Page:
Physical distancing, wearing face masks, proper handwashing, and other safety measures have not only prevented further spread of the coronavirus, but they have also avoided other respiratory diseases. However, researchers predict that these measures are only increasing people's susceptibility to respiratory diseases, resulting in large outbreaks after the pandemic.
A team from Princeton University assessed the impact that nonpharmaceutical interventions (NPIs) have on circulating infections in a published study in the Proceedings of the National Academy of Sciences. They predict that in the future, there may be large outbreaks of influenza and respiratory syncytial virus (RSV).
In 1918, the influenza pandemic affected nearly one-third of the global population. Today, the flu season occurs yearly, typically between late fall and spring.
The authors also noted that evidence from the 1918 influenza outbreak "suggests that NPIs may have reduced measles transmission by 38%." As a result, the annual measles outbreak became biannual after the historic pandemic.
RSV on the other hand, "is the leading respiratory cause of hospitalization in infants and young children in the United States and the world," according to a 2016 study. Moreover, premature babies and newborns with chronic lung disease or congenital heart disease are at most risk of developing RSV.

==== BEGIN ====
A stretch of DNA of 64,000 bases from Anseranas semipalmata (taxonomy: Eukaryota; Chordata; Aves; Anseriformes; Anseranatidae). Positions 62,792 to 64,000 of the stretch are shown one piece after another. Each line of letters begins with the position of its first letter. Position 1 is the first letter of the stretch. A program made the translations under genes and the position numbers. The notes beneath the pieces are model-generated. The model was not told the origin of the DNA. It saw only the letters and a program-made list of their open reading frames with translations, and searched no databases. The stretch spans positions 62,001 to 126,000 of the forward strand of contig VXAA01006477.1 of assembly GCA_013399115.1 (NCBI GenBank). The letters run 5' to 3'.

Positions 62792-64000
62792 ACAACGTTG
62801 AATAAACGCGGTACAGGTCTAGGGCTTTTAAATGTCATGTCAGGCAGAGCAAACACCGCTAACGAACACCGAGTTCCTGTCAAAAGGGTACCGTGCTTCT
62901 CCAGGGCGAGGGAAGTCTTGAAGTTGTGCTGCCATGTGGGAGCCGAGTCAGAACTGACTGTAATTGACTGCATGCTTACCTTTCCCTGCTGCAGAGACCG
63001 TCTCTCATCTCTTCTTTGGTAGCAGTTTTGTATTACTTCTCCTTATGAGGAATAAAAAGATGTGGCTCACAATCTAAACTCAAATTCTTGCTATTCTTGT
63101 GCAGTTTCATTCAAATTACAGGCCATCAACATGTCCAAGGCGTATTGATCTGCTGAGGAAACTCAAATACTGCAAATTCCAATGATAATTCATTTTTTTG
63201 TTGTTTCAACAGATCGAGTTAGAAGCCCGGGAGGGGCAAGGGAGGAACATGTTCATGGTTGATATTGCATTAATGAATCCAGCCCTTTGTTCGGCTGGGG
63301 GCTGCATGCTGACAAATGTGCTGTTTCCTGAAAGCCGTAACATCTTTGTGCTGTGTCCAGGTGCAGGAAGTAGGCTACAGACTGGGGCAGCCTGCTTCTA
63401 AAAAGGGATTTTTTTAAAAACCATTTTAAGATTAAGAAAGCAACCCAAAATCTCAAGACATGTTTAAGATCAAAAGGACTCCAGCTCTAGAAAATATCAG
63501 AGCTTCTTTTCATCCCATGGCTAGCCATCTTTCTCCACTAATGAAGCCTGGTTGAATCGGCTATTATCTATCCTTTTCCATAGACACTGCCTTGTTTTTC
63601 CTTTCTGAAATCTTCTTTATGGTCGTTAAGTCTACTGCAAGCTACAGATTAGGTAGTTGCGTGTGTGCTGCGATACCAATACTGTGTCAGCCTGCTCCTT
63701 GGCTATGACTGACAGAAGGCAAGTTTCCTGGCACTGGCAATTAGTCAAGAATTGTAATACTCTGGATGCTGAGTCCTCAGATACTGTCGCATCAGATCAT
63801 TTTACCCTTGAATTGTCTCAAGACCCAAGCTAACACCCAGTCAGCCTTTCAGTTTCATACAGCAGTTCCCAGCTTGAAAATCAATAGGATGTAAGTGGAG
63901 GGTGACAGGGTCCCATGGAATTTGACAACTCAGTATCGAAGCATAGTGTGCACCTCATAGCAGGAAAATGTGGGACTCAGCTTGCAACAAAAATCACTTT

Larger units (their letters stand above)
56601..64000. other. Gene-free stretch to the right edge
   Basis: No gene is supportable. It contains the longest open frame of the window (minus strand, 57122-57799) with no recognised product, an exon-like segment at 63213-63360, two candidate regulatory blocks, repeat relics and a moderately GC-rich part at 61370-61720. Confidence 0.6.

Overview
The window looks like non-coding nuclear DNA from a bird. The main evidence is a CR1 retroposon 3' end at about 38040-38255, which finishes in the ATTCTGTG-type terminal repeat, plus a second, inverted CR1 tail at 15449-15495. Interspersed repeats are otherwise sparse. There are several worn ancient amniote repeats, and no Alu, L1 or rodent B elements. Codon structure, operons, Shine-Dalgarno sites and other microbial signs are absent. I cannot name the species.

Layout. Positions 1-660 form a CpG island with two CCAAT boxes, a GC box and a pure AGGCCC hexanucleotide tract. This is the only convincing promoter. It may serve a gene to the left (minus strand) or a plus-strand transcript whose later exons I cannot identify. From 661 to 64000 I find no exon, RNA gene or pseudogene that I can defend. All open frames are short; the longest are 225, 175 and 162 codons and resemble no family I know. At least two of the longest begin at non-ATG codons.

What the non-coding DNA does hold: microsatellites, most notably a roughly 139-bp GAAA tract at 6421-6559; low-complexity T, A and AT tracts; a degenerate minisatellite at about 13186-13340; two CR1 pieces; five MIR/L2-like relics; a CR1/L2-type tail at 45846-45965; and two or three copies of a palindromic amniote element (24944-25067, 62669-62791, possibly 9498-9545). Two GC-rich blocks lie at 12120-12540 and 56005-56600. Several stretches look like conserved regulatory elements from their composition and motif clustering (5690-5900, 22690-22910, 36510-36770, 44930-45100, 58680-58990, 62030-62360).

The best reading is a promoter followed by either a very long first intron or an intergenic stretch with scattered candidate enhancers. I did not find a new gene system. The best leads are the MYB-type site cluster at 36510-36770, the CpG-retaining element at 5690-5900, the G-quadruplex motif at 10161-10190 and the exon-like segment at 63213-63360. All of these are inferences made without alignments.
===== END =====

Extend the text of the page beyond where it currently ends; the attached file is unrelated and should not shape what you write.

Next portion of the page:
Predicting Future Outbreaks
According to surveillance data, the team estimated that this year, RSV transmission had gone down by 20% in the United States. "As susceptibility increases over the NPI period," wrote the authors, there may be peak outbreaks of the two respiratory illnesses next winter.
Rachel Baker said that the decline of respiratory illnesses was also observed around the world. While it is a positive consequence of the ongoing pandemic and spared thousands of people from getting infected, "the reality is much more complex." When respiratory diseases circulate again, people will be more vulnerable to infection.
Despite how complex the factors are in predicting RSV and influenza outbreaks, there is a clear, general trend on how NPIs affect seasonal diseases, as explained by Professor Gabriel Vecchi. To predict future outbreaks of RSV after the pandemic in the U.S. and Mexico, the team used an epidemiological model.
As a result, short periods of NPI measures could be followed by larger RSV outbreaks later on. Baker emphasized the importance of preparing for future outbreaks not only of RSV but other infections that coronavirus NPIs have avoided.
Seasonal influenza outbreaks would most likely have the same outcome, said the team. However, predicting the seasonal flu is more complex due to viral evolution and available vaccines which are only 40% to 60% effective.
"The impact of NPIs on influenza evolution is unclear but potentially very important," said Baker. "NPIs could have unintended longer-term impacts on the dynamics of other diseases that are similar to the impact on susceptibility we projected for RSV," said Bryan Grenfell. Professor C. Jessica Metcalf concluded that the study reveals how NPIS during pandemics can shift "the landscape of immunity and susceptibility."
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